how are you all doing? Are you feeling fit and awake? Kinda sorta? Well, that’ll have today, because today it’s time for a nice proper exercise about
German Past Tense
There are a few exercises about this on the site already, but this one is next level, because this one involves … speaking. By YOU :). Those of you who were following me through the summer might remember that the company EF -Languages offered me to use their AI speech recognition system and I actually put my hacker-hat on and integrated it into my site and the quiz system I’m using. We already did a test of that in summer, and I’ve worked out a few kinks since then. I’m still working on it and adding features but I think it’s definitely ready for use.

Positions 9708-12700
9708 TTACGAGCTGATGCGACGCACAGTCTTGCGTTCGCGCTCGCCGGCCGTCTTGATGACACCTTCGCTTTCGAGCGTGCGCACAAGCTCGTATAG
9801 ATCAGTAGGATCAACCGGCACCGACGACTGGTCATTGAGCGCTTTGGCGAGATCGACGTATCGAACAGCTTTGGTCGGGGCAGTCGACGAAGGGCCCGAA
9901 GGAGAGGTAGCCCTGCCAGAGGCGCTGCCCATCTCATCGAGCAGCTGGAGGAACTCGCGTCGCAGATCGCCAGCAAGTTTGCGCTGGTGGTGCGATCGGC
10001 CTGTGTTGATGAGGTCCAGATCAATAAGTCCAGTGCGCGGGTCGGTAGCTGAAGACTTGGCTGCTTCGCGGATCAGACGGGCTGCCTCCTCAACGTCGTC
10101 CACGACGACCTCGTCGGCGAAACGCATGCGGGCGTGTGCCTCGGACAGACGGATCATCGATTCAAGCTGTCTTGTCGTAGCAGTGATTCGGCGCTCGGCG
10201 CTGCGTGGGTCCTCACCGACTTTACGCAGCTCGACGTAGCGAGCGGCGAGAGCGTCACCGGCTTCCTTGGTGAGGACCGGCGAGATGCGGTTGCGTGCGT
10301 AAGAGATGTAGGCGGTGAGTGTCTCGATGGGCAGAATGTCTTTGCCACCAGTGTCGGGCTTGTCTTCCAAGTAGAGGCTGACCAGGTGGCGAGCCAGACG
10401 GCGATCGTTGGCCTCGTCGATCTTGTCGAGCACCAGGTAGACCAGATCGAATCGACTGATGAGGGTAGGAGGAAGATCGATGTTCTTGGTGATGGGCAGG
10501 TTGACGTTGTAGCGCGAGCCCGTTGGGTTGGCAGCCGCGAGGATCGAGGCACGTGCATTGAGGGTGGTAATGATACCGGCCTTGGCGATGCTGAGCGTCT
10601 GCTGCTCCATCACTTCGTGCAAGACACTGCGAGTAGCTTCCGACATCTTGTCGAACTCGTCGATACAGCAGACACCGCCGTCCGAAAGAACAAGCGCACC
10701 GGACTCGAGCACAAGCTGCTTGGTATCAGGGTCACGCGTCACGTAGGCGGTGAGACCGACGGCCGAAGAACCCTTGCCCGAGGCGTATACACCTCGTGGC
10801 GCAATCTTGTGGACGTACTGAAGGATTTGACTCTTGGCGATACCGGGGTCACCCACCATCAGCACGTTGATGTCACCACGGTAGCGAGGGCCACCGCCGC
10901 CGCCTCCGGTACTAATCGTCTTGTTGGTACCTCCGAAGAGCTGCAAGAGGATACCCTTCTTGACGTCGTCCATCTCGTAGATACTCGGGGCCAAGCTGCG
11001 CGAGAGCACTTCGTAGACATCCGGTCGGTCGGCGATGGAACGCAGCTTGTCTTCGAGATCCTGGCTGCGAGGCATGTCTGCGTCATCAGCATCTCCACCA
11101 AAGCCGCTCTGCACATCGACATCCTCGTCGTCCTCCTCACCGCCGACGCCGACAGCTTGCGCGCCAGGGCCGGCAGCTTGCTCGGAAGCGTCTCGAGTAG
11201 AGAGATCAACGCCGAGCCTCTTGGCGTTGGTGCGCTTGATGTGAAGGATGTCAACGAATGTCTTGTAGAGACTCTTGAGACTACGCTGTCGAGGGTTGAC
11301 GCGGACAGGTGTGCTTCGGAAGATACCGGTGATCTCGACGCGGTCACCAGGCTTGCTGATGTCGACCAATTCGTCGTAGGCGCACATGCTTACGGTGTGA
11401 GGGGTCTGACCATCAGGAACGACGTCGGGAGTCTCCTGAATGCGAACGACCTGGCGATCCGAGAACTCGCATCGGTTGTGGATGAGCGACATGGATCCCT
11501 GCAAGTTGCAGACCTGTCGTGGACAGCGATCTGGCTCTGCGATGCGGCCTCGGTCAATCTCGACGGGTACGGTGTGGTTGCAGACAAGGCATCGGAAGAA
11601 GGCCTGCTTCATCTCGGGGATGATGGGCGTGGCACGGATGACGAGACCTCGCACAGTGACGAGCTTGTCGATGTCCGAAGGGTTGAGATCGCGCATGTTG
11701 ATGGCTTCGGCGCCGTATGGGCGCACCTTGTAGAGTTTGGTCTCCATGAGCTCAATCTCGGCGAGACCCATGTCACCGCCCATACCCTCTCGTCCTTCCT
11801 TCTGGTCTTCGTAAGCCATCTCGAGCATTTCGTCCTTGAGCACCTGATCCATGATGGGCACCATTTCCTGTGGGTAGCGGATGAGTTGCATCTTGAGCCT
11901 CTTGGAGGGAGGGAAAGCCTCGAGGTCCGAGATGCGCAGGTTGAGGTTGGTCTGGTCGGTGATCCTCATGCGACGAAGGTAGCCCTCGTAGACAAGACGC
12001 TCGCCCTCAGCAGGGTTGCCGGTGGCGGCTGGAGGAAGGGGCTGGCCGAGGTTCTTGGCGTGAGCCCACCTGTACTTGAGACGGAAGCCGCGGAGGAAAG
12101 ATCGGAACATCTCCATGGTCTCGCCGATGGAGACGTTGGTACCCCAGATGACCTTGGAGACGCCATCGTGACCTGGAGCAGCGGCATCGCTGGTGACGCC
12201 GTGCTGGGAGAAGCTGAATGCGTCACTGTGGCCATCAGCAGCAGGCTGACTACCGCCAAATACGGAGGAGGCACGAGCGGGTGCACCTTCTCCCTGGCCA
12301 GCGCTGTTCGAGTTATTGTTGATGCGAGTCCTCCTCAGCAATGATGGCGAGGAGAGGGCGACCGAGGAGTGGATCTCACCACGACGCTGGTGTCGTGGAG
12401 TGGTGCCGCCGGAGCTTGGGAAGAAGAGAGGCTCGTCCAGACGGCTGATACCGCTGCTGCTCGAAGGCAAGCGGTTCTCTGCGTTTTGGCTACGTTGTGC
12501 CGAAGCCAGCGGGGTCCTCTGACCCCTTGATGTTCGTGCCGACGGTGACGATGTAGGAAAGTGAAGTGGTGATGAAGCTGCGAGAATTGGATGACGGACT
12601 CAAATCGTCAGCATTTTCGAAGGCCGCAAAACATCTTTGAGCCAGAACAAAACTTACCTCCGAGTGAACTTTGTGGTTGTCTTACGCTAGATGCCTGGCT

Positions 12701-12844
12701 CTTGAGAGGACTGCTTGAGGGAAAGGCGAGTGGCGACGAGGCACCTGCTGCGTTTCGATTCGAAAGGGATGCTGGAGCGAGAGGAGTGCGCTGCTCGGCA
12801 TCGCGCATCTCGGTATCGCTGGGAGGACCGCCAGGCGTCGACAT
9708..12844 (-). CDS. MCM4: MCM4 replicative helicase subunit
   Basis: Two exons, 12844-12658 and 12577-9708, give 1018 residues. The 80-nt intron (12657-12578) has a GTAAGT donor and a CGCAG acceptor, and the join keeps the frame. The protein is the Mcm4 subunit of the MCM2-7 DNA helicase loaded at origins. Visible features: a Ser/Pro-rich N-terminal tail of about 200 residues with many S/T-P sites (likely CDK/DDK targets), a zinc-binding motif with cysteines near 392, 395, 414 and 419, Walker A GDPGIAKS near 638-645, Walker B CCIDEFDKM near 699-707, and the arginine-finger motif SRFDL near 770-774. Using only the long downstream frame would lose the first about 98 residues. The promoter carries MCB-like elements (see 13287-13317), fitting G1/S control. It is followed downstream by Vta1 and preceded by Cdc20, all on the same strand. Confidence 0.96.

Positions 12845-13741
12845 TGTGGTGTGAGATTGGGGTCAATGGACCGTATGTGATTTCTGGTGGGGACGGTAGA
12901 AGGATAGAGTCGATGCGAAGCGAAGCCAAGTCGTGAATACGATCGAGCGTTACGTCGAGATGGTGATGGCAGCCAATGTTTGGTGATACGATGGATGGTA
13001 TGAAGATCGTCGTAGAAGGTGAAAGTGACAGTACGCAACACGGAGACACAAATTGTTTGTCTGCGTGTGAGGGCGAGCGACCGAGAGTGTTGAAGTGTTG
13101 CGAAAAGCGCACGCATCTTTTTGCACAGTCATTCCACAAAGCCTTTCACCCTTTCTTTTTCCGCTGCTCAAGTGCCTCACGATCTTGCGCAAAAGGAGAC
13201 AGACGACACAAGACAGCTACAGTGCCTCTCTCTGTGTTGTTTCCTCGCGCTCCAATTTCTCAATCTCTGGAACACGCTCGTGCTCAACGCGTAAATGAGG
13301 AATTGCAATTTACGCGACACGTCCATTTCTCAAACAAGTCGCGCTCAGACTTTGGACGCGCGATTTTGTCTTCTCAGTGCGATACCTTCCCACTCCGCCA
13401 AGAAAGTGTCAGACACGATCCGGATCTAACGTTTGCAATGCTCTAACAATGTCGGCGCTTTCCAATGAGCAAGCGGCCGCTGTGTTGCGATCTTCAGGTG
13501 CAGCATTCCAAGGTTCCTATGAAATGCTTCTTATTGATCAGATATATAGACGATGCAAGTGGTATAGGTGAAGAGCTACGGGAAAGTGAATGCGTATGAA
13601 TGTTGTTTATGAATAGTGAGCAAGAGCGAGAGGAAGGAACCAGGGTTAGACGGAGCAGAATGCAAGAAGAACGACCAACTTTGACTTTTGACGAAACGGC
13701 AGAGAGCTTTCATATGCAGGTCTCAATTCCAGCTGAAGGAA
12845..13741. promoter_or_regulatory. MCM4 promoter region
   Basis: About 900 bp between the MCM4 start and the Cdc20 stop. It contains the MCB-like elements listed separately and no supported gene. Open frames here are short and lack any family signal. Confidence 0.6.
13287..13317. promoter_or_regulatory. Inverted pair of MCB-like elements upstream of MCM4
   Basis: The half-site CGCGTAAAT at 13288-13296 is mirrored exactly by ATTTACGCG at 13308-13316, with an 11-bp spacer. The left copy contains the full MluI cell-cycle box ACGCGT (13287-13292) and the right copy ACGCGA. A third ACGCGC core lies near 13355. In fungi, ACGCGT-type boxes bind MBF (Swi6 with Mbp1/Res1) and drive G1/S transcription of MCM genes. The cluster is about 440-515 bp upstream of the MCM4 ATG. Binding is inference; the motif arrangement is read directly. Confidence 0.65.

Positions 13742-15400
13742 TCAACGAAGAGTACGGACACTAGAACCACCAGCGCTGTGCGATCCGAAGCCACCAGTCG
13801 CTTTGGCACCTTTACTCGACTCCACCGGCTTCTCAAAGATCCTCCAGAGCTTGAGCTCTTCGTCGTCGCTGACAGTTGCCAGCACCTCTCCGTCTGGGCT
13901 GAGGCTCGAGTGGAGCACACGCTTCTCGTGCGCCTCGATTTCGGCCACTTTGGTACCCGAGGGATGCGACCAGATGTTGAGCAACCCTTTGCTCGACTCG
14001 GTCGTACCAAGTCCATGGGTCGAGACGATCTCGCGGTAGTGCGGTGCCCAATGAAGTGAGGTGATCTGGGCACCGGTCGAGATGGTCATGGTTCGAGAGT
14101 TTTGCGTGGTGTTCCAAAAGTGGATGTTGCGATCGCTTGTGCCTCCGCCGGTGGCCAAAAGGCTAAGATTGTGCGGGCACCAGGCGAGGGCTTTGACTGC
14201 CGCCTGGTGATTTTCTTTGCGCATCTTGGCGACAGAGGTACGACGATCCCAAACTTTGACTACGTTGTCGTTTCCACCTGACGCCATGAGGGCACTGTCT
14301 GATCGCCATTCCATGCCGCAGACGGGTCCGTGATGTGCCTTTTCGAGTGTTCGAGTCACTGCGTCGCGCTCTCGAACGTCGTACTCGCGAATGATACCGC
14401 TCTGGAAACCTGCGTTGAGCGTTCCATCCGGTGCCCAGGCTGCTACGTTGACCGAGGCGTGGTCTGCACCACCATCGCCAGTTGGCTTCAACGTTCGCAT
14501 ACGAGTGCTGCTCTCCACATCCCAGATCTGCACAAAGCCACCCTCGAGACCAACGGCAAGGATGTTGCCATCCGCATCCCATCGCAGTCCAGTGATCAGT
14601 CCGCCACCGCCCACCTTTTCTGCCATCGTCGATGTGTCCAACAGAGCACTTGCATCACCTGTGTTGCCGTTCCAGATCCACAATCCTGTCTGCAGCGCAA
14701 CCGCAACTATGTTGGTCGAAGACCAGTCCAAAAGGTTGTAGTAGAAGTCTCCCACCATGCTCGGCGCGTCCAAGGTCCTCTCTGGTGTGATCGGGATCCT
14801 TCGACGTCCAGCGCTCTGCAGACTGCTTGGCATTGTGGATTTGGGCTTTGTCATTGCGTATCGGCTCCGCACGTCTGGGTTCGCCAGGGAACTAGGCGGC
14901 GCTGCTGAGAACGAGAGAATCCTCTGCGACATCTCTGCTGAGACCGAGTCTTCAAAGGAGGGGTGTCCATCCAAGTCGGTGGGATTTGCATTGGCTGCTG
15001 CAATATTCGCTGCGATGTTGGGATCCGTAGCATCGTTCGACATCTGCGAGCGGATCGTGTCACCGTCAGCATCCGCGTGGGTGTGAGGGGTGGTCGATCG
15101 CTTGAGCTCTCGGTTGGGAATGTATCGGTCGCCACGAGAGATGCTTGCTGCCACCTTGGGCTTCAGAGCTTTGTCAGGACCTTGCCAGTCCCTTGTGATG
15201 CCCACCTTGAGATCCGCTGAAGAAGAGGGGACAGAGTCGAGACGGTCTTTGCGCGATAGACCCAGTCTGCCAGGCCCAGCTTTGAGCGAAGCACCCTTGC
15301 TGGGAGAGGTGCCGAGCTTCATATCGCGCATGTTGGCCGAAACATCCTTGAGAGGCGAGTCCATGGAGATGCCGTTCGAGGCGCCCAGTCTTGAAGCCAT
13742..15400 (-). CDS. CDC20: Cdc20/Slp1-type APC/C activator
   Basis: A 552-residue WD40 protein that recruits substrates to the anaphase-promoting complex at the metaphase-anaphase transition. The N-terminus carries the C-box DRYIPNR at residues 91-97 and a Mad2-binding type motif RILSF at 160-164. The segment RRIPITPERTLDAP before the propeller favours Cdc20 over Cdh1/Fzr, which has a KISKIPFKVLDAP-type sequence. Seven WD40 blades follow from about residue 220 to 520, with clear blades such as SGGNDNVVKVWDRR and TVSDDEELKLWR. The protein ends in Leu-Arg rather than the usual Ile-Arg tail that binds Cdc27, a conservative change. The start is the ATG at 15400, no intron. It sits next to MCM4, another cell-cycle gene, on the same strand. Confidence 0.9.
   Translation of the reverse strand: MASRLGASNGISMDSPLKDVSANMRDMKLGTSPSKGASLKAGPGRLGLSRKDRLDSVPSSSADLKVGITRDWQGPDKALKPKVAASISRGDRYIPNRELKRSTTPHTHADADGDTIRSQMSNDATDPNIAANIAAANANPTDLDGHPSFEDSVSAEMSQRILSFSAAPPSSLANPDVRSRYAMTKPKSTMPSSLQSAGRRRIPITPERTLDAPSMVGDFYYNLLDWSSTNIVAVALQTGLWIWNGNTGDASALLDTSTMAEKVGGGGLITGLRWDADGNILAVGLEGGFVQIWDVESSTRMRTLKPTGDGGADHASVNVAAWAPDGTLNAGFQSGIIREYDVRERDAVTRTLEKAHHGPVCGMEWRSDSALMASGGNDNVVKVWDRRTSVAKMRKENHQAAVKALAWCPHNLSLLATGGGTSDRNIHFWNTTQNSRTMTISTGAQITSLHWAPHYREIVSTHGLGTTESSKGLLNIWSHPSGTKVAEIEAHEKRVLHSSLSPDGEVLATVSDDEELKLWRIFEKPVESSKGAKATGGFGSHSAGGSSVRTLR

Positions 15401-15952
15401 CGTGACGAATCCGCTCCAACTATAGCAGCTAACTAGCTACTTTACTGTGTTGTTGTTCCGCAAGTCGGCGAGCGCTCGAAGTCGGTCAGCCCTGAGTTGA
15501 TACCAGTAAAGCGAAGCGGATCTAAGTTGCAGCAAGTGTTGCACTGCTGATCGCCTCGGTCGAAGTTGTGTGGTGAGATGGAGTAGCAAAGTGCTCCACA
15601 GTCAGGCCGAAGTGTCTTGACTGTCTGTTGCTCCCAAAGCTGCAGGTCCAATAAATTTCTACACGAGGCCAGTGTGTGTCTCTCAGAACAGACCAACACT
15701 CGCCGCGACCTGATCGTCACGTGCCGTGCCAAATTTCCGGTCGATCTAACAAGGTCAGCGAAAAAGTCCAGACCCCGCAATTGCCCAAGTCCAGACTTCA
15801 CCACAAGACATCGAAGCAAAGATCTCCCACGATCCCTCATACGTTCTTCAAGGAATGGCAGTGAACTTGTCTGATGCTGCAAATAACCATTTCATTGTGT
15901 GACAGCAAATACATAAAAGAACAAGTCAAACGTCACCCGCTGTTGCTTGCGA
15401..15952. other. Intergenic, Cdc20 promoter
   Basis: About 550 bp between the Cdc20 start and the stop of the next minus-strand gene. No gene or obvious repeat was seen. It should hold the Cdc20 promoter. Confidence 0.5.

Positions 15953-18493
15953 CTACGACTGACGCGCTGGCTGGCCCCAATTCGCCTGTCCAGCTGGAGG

So… in today’s exercise we’ll practice the German spoken past tenseand you will HAVE to actually say the answer to pass.
and welcome to our German word of the day. And this time, we’ll take a look at the meaning of
Some of you immediately thought of Goethe and Shakespeare and poetry, because poets are called Dichter in German. But dicht itself is actually about being dense. So the big question is: are German poets dense? This and much more is what we’ll explore, so let’s commence ;)
and welcome to our German Word of the Day, this time with a closer look at the meaning of
We do it with our shirt, we do it with our groceries, we do it with our lot in life. If you didn’t already know it, you might have guessed it by now – tragen is the German word for to carry. It’s actual relative English however, is a different word… drag. Which is exactly what today’s episode is going be, with all the prefix versions of tragen, so you better get yourself some pillow or something… … Nah, kidding, of course. It’ll be an absolute thrill ride, as usual. So are you ready to jump in? Then let’s gooooo.